As a manager, small changes to make someone happy leads to big returns.

Hard-driving, self-reliant tough talking managers may scoff at the guy who needs a place to park his bike or the team member who gets too warm sitting near the window.  But solving these problems are the easiest things to do as a manager and almost always get you the best result.  Try it.  Just say yes the next time someone needs something small (which is likely gigantic to them).  People are so used to “no” and their genuine appreciation for your actions to support them will come in handy when you have to ask them for something larger and more complex in half the time.

In the end, even after everyone is sitting in the right seat, they still have to deliver.  If they don’t, then it’s time to find them another seat on the bus that fits their skills, experience and energy or it’s time to pull the cord, ring the bell and let them off at the next stop.

Driving the Bus – Part 2(b)

The most important thing you will do as a manager is Driving the Bus, which is a metaphor that I like to use when discussing recruiting and team building.  I recommend using the following Bus related questions to guide your hiring and team building:

  1. Where is the Bus going?
  2. Who should be on the Bus?
  3. Where should they sit?
  4. Who else can drive?

Each of these questions plays an integral role in building the team you go to battle with, and your long-term success. In Part Two A, we started with a section about Who Should Be on the Bus by talking about asking existing staff to get off the bus.  In this post, we are going to invite some new people to jump on the bus. What an exciting time! Bringing new people into an organization or onto a small team can send a shock of energy through the building.  Look what just happened with the Toronto Blue Jays.  Against 10 years of history, they made significant trades for better players to help them win this year and the jolt was felt right through the organization.  Their Monday game after the big trade was sold out and electric at the ballpark and the team is undefeated in the last week.  Contrast that to a year ago, when the Jays were in it and did not make a move. The fans howled, the media questioned and the players grumbled – and then started losing and missed the playoffs. Don’t miss the playoffs!  When you have a chance to strengthen your team through the hiring process, spend time on it and get it right. But where do you start?  Certainly not with a help wanted ad or a hiring ad on Monster.  Yes, you will post the ad internally and send it out online as part of the hiring process but your best prospects will not likely come from a stack of resumes.  They will come from your own personal list of superstars you want to hire, who do the same job with better results, better attitude and a new outlook at their existing company.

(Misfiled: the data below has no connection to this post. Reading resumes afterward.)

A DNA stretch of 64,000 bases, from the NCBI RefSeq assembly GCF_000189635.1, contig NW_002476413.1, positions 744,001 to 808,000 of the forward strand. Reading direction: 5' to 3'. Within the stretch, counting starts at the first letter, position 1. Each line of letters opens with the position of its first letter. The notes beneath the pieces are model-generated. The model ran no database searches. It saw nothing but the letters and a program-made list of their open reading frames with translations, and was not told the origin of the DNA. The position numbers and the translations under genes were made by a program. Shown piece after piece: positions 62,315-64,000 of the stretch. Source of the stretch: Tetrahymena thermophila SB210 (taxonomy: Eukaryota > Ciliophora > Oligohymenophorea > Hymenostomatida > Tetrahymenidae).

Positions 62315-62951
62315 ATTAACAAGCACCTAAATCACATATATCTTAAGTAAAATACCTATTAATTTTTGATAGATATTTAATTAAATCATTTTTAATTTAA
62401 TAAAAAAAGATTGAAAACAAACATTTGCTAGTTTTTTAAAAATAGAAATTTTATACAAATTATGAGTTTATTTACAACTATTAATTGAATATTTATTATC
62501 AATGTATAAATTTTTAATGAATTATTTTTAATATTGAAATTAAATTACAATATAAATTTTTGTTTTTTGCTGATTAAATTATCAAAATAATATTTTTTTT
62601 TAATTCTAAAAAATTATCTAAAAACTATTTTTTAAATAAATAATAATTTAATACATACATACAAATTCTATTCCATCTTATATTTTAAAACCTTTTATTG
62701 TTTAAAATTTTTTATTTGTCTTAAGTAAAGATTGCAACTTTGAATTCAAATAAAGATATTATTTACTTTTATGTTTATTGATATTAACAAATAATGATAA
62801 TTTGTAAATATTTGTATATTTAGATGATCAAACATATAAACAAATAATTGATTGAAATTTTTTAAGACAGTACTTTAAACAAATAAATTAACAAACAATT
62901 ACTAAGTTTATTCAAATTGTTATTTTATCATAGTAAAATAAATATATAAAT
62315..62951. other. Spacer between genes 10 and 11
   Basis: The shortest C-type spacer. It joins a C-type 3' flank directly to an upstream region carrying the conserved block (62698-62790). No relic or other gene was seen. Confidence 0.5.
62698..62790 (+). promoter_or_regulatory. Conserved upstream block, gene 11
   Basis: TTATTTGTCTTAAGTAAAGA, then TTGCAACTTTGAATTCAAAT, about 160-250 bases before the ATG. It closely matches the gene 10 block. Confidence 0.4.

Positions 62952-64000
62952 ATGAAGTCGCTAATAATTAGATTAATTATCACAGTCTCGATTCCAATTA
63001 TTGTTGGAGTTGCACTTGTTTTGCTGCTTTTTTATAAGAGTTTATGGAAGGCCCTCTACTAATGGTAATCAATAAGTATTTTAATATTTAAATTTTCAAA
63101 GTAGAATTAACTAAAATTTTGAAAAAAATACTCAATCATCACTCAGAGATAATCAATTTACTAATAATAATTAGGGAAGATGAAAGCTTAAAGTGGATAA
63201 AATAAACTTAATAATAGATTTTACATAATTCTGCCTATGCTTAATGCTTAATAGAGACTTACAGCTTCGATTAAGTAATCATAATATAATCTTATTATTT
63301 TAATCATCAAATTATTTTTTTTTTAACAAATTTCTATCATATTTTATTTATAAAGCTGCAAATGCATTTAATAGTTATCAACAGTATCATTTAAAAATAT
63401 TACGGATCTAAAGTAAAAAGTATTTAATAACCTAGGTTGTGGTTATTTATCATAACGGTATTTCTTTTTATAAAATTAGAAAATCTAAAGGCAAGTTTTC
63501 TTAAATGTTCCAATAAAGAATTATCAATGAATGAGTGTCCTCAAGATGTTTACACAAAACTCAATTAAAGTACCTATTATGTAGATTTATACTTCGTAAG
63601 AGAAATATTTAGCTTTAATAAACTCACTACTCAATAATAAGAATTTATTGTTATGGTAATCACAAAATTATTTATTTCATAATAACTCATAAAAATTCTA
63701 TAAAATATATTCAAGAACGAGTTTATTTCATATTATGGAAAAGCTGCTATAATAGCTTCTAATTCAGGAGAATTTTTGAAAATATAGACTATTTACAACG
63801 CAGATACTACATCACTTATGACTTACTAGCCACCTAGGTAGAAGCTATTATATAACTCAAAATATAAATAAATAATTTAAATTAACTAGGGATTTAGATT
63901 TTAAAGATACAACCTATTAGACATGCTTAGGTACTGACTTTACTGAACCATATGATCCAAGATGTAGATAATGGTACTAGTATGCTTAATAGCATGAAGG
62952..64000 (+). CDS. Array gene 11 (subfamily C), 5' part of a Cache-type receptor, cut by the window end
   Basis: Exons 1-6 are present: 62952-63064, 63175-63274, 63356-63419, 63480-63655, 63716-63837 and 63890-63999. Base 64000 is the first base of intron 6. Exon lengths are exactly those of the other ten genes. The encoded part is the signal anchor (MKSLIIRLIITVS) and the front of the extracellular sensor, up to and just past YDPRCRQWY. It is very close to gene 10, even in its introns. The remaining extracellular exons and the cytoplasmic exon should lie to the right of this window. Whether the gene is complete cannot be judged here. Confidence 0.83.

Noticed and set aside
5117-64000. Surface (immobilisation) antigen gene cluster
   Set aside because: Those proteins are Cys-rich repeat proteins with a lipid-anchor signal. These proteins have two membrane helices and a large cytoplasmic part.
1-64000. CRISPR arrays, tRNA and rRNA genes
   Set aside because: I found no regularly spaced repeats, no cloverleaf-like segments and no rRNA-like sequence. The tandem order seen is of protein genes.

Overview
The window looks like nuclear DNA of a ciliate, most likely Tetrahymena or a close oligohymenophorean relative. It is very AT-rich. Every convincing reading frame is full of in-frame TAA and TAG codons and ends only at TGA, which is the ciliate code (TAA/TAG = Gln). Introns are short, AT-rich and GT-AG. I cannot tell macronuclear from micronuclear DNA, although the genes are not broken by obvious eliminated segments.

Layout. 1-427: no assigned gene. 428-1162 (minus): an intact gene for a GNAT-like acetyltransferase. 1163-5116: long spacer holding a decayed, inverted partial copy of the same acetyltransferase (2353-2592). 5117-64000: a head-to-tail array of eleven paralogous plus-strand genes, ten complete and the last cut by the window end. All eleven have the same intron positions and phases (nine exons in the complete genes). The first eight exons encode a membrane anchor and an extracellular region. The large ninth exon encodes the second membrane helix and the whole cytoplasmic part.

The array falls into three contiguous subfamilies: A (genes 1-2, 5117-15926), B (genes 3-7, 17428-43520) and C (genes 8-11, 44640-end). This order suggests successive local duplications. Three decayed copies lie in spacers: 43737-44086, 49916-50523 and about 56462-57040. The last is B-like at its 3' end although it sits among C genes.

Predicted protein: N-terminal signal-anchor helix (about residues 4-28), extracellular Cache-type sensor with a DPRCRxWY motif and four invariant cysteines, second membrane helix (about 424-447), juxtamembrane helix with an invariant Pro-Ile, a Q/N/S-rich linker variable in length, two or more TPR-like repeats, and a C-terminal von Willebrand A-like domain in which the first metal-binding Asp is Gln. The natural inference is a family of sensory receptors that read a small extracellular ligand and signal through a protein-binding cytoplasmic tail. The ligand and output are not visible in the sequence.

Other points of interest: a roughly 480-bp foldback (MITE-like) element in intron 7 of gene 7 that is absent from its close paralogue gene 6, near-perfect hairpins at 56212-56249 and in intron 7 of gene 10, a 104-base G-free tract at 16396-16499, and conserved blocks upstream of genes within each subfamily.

Do you keep a list of superstars?

If you are not, I would suggest that you start.  Start with your competitors locally, then nationally and find the person that kicks your butt at every pitch or who designs a product two upgrades more advanced than yours, year in and year out.  In baseball, one phrase you hear a lot is “Glad he’s on our side”  – because you’d rather not face them when with the game on the line.  Hire that person.